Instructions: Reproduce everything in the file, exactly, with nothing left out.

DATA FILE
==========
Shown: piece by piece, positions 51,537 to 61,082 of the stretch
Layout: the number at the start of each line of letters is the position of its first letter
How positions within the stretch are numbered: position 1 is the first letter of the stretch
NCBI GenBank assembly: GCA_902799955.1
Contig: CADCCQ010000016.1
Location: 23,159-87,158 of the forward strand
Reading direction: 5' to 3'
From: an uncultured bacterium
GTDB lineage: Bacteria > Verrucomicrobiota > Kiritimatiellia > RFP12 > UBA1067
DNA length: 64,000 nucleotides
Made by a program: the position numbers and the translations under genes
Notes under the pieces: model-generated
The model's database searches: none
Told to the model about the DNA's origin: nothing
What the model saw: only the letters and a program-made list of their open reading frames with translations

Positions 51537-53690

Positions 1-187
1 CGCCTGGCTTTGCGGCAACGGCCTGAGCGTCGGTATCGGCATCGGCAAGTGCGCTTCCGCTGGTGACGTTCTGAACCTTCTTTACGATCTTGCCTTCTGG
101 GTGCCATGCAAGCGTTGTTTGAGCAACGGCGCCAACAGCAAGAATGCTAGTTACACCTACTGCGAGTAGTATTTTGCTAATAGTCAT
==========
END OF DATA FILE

Shown: piece by piece, positions 51,537 to 61,082 of the stretch
Layout: the number at the start of each line of letters is the position of its first letter
How positions within the stretch are numbered: position 1 is the first letter of the stretch
NCBI GenBank assembly: GCA_902799955.1
Contig: CADCCQ010000016.1
Location: 23,159-87,158 of the forward strand
Reading direction: 5' to 3'
From: an uncultured bacterium
GTDB lineage: Bacteria > Verrucomicrobiota > Kiritimatiellia > RFP12 > UBA1067
DNA length: 64,000 nucleotides
Made by a program: the position numbers and the translations under genes
Notes under the pieces: model-generated
The model's database searches: none
Told to the model about the DNA's origin: nothing
What the model saw: only the letters and a program-made list of their open reading frames with translations

Positions 51537-53690

Positions 1-187
1 CGCCTGGCTTTGCGGCAACGGCCTGAGCGTCGGTATCGGCATCGGCAAGTGCGCTTCCGCTGGTGACGTTCTGAACCTTCTTTACGATCTTGCCTTCTGG
101 GTGCCATGCAAGCGTTGTTTGAGCAACGGCGCCAACAGCAAGAATGCTAGTTACACCTACTGCGAGTAGTATTTTGCTAATAGTCAT